This is when people use rules of language in either written or verbal communication such as in a letter from your doctor or either when you have an interview for a job. Formal communication comes into every health and social care setting such as when you’re in hospital and the doctor comes around to see you he would use formal language.
This is a more laid back type of communication such as if you were talking to your family or friends you don’t have to use rule of language and this can
be present in some health and social care settings such as a social worker or key worker that you have known for perhaps a long time you would then be more comfortable with them and your language would be more laidback rather than formal.
There are a few factors and skill that help in effective communication these include;
•eye contact and visible mouth
•asking some questions
•checking for understanding
•encouragement to continue
•summarising what has been said
Interpersonal interaction is the way in which we communicate and interact with each other. To have efficient communication skill in a health and social care setting is vital in helping building relationships with clients, to provide and receive information, understand and meet the needs of clients and to report on work done with clients. There are two type of interpersonal interaction these are language and non-verbal.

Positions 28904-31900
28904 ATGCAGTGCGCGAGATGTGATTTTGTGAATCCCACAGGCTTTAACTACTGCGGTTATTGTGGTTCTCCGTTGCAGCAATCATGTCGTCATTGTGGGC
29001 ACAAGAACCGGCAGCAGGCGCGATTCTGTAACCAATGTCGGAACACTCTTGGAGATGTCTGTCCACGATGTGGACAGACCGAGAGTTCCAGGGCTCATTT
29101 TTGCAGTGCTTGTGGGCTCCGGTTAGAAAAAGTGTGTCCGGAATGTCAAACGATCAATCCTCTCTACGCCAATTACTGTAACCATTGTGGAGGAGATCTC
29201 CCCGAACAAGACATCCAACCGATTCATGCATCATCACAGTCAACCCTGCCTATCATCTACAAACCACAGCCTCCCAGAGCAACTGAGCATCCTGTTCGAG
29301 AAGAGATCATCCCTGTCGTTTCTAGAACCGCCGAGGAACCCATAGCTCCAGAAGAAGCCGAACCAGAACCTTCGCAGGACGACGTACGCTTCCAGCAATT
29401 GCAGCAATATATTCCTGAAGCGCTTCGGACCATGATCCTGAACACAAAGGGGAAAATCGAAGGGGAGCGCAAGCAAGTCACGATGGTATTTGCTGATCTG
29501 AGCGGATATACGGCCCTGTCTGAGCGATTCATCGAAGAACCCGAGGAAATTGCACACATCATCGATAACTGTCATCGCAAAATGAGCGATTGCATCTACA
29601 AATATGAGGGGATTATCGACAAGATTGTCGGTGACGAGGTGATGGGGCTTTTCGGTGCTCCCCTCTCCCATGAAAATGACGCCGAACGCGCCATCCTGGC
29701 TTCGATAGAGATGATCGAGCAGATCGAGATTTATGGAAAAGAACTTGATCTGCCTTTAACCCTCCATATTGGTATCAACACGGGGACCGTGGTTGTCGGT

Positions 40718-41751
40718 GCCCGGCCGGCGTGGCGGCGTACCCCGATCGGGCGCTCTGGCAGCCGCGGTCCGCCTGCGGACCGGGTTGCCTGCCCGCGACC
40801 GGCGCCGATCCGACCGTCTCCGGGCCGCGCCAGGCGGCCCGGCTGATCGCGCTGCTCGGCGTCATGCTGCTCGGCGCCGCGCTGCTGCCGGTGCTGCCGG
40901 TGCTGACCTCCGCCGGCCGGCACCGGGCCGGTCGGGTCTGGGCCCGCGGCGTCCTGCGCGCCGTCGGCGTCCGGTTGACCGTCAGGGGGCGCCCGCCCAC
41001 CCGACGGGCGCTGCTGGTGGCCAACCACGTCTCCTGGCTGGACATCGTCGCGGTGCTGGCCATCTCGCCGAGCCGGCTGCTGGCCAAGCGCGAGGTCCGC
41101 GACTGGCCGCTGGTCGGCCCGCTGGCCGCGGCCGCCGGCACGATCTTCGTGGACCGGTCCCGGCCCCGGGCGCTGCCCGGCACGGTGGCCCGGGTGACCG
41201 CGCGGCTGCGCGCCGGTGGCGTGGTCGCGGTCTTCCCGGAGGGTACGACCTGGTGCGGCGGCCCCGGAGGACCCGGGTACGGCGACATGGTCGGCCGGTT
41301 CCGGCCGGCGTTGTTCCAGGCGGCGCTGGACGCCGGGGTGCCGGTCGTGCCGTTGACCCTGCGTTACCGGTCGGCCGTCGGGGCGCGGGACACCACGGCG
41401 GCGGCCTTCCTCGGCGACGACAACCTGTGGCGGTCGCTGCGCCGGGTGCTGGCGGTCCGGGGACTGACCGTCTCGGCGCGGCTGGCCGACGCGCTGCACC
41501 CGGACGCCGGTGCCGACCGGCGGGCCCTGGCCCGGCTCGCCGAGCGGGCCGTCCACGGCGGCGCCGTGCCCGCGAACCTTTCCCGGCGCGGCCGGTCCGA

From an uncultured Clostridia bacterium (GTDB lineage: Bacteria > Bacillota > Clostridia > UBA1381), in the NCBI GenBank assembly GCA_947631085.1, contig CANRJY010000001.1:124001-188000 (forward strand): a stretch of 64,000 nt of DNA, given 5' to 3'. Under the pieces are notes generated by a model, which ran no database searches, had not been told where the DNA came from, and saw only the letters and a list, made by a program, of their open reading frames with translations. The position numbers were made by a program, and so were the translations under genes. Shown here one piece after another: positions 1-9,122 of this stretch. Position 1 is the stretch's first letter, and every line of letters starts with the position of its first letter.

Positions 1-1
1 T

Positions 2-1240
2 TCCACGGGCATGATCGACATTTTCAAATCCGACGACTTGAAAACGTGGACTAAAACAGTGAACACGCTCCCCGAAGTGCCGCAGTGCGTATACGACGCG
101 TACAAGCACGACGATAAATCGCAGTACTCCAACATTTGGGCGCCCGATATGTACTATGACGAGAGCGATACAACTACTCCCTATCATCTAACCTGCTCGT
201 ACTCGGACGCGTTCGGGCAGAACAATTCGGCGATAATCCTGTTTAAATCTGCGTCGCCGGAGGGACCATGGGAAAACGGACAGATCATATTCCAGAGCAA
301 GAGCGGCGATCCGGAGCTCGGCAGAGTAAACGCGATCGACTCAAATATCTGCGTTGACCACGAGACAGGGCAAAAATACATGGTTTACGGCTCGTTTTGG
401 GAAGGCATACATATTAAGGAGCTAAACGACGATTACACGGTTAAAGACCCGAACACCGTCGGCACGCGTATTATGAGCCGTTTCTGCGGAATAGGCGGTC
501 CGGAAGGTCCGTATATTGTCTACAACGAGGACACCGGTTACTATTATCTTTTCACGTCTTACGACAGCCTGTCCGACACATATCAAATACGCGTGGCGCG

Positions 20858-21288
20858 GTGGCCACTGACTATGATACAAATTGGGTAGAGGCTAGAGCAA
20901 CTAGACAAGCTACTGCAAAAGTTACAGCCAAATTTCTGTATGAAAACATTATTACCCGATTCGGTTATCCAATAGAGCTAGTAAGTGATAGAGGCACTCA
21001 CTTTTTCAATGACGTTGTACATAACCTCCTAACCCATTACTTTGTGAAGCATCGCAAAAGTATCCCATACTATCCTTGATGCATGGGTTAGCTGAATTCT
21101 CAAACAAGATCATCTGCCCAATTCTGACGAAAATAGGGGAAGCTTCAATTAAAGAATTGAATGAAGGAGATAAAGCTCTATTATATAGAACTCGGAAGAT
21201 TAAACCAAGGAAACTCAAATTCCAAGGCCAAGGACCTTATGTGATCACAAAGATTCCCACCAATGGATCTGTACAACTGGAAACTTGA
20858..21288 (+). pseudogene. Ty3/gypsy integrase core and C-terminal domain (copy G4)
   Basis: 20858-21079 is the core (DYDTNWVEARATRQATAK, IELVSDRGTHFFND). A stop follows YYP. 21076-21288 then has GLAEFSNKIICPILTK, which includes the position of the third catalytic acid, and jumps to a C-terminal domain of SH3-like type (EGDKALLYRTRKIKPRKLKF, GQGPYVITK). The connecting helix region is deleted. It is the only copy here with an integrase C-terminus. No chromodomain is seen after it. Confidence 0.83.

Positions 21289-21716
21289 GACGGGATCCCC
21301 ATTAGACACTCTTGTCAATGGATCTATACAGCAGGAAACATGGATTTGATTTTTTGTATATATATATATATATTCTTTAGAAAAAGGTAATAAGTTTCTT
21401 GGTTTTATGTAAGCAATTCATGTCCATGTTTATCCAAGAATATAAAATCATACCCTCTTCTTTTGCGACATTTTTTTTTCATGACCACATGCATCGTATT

Language consists of every day communication we use this on a day to day basis. There are many different types of language such as Spanish French German etc. and everybody has a first language even if they know a few our first language would be English. In a hospital there can be many people that come in on a day to day basis that don’t speak English but this can prove a barrier to communicating with that person. In most hospitals and care settings there would be a few nurses and doctors that would speak more than one language and if not an interpreter may have to be brought in. Dialect also comes under language this is the way certain people from certain places or cities speak such as wales would have a welsh dialect and England has an English dialect.
This can happen in any care setting such as a care home when residents could be from different places and speak different ways the carers may not understand them as much but after a period of time they may get to know their dialect. Jargon would also come under language this is basically just a manner of talking that is very difficult to understand or even sometimes senseless. And slang would be another form of language this is very similar to dialect and is based on word people say that are not in the dictionary but a lot may know the meaning certain towns and places would have their own slang such as Derry city is well known for its slang. In a hospital if someone came in that was injured and they only talk in slang it can be very hard for the person treating them to understand although he person doing it may not even realise.